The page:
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A breed is a specific group of domestic animals having homogeneous appearance (phenotype), homogeneous behavior, and/or other characteristics that distinguish it from other organisms of the same species. Breeds are formed through genetic isolation and either natural adaptation to the environment or selective breeding, or a combination of the two. Despite the centrality of the idea of "breeds" to animal husbandry and agriculture, no single, scientifically accepted definition of the term exists. A breed is therefore not an objective or biologically verifiable classification but is instead a term of art amongst groups of breeders who share a consensus around what qualities make some members of a given species members of a nameable subset.
When bred together, individuals of the same breed pass on these predictable traits to their offspring, and this ability – known as "breeding true" – is a requirement for a breed. Plant breeds are more commonly known as cultivars. The offspring produced as a result of breeding animals of one breed with other animals of another breed are known as crossbreeds or mixed breeds. Crosses between animal or plant variants above the level of breed/cultivar (i.e. between species, subspecies, botanical variety, even different genera) are referred to as hybrids.
The breeder (or group of breeders) who initially establish a breed, do so by selecting individual animals from within a gene pool that they see as having the necessary qualities needed to enhance the breed model they are aiming for. These animals are referred to as "breed foundation", or "breed origination". Further, the breeder mates the most desirable from his point of view representatives, aiming to pass such characteristics to their progeny. This process is known as selective breeding (also called artificial selection). A written description of desirable and undesirable breed representatives is referred to as a breed standard. Breed standards may vary from association to association, and may also change over time. A licensed breeder will frequently have their animals checked by such associations in order to ensure that they continue to meet the breed standard.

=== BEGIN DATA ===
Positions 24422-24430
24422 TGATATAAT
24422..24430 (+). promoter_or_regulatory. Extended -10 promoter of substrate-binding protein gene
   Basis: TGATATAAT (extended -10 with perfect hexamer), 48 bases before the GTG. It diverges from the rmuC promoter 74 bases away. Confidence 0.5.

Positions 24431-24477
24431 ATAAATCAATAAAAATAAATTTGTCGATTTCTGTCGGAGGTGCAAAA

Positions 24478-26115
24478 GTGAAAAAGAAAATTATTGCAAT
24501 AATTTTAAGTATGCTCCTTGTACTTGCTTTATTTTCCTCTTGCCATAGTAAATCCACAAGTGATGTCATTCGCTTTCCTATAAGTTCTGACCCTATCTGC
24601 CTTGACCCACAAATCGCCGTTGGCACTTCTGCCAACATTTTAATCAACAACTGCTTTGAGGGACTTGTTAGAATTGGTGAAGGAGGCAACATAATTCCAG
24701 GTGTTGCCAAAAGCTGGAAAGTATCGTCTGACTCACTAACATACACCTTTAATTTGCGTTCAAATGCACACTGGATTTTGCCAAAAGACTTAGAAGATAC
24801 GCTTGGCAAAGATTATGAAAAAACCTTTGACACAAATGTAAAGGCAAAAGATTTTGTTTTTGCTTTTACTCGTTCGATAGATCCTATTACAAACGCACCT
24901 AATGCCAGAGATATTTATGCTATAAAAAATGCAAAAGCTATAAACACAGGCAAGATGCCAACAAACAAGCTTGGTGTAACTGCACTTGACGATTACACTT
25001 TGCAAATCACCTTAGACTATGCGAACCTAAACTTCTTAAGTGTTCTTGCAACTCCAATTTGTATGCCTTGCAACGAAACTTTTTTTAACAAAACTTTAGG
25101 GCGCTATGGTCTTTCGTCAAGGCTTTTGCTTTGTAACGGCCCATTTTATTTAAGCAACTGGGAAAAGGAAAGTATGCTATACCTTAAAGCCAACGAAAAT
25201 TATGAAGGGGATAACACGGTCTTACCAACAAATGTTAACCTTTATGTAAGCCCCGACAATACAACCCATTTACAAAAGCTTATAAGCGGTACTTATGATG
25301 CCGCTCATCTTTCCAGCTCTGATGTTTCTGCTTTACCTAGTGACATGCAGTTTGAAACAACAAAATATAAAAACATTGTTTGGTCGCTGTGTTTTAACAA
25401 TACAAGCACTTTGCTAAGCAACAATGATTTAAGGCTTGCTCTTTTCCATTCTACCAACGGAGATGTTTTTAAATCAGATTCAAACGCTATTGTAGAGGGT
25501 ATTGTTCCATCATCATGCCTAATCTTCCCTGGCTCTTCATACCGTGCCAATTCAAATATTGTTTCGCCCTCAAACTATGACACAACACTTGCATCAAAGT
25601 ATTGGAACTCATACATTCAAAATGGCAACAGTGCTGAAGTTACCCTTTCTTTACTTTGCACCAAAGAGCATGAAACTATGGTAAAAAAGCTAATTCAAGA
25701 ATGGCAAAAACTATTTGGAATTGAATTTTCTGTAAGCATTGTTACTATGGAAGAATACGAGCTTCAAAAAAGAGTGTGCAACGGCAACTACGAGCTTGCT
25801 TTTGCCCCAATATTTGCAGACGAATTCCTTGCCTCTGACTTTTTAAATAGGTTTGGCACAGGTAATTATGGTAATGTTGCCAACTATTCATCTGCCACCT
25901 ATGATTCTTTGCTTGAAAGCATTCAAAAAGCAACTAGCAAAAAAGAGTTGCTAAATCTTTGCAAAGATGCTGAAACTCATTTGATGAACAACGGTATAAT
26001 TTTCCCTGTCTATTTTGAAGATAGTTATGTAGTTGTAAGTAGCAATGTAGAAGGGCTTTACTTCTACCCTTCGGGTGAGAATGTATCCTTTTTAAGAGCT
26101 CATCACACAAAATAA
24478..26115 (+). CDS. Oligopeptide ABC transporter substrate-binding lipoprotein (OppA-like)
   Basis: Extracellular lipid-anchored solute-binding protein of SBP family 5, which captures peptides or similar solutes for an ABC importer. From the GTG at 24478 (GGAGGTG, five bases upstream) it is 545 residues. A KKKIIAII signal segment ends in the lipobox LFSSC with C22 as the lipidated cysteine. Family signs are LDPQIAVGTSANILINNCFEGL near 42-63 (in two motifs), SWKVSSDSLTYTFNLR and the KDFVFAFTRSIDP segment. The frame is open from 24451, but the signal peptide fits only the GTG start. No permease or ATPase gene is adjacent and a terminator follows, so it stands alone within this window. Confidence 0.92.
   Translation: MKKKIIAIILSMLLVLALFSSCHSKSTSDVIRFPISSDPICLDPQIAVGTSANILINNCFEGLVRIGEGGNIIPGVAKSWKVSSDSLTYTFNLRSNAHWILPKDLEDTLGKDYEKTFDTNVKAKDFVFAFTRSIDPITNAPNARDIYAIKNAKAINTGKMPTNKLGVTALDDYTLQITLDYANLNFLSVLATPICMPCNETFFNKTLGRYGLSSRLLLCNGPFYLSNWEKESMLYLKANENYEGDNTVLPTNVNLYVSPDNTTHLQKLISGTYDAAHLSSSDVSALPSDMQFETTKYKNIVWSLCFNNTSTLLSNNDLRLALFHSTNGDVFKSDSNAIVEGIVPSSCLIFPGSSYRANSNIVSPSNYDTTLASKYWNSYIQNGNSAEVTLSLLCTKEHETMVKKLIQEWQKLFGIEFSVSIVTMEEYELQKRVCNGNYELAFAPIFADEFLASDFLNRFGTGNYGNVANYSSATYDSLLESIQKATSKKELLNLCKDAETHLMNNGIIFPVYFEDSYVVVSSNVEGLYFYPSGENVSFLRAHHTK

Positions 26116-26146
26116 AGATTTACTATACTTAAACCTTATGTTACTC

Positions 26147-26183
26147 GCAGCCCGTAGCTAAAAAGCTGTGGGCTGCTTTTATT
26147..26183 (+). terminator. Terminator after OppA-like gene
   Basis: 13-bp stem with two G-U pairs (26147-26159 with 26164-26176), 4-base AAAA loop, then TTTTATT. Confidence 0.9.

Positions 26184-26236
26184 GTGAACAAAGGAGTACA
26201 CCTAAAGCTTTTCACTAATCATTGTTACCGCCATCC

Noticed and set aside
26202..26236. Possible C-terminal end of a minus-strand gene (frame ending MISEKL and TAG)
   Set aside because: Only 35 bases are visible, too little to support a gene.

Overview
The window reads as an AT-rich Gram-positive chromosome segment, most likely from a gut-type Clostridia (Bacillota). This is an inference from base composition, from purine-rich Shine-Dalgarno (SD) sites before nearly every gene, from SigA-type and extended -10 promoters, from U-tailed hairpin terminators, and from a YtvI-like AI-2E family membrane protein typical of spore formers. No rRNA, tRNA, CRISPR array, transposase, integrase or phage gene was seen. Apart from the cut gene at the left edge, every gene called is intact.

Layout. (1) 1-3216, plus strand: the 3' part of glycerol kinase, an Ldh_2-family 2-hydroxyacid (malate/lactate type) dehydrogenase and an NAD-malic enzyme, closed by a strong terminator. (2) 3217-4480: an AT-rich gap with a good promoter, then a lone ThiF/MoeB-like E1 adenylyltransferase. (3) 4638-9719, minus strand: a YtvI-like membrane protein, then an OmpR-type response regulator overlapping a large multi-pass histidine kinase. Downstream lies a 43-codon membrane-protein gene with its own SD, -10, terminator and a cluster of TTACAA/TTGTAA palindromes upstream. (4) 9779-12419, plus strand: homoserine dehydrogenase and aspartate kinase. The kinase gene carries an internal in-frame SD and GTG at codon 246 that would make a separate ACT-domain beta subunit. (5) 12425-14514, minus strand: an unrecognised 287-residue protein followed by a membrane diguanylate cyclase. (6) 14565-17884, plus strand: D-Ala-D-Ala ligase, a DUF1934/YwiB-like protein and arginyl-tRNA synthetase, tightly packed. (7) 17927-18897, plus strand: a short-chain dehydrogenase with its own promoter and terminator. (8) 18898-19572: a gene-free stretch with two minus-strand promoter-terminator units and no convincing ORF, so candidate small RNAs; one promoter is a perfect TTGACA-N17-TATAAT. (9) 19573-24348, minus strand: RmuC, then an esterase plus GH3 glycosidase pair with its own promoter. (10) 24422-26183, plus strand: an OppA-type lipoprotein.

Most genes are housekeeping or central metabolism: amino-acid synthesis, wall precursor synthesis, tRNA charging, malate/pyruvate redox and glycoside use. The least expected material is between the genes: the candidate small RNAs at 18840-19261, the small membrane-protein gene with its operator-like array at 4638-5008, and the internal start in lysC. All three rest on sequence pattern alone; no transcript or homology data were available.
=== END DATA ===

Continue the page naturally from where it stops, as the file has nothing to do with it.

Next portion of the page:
Breed specific characteristics also known as breed traits are inherited, and purebred animals pass such traits from generation to generation. Thus, all specimens of the same breed carry several genetic characteristics of the original foundation animal(s). In order to maintain the breed, a breeder would select those animals with the most desirable traits, to achieve further maintenance and developing of such traits. At the same time, avoiding animals carrying characteristics, not typical and/or undesirable for the breed, known as faults or genetic defects. The population within the same breed consists of a sufficient number of animals to maintain the breed within the specified parameters without the necessity of forced inbreeding. The breed includes several bloodlines that can be interbred to sustain the breed in whole without weakening the gene pool.
Domestic animal breeds commonly differ from country to country, and from nation to nation. Breeds originating in a certain country are known as "native breeds" of that country.
Lists of animal breeds
- Plant variety (disambiguation)
- Race (biology)
- Selective breeding
- Strain (biology)
- Animal Genetic Resources for Food and Agriculture
- The state of the world's animal genetic resources for food and agriculture. Barbara Rischkowsky and Dafydd Pilling. Commission on Genetic Resources for Food and Agriculture. 2007
- The Genetics of Populations. Jay L Lush. Iowa State University Press. 1994
- Banga, Surinder S. (November 25, 1998). Hybrid Cultivar Development, p. 119. Springer-Verlag. ISBN 3-540-63523-8
- FAO. 2007. The State of the World's Animal Genetic Resources for Food and Agriculture. Rome.
- FAO. 2007. The Global Plan of Action for Animal Genetic Resources and the Interlaken Declaration. Rome.
- FAO. 2012. Phenotypic characterization of animal genetic resources. FAO Animal Production and Health Guidelines No. 11. Rome.
- FAO. 2015. The Second Report on the State of the World's Animal Genetic Resources for Food and Agriculture. Rome.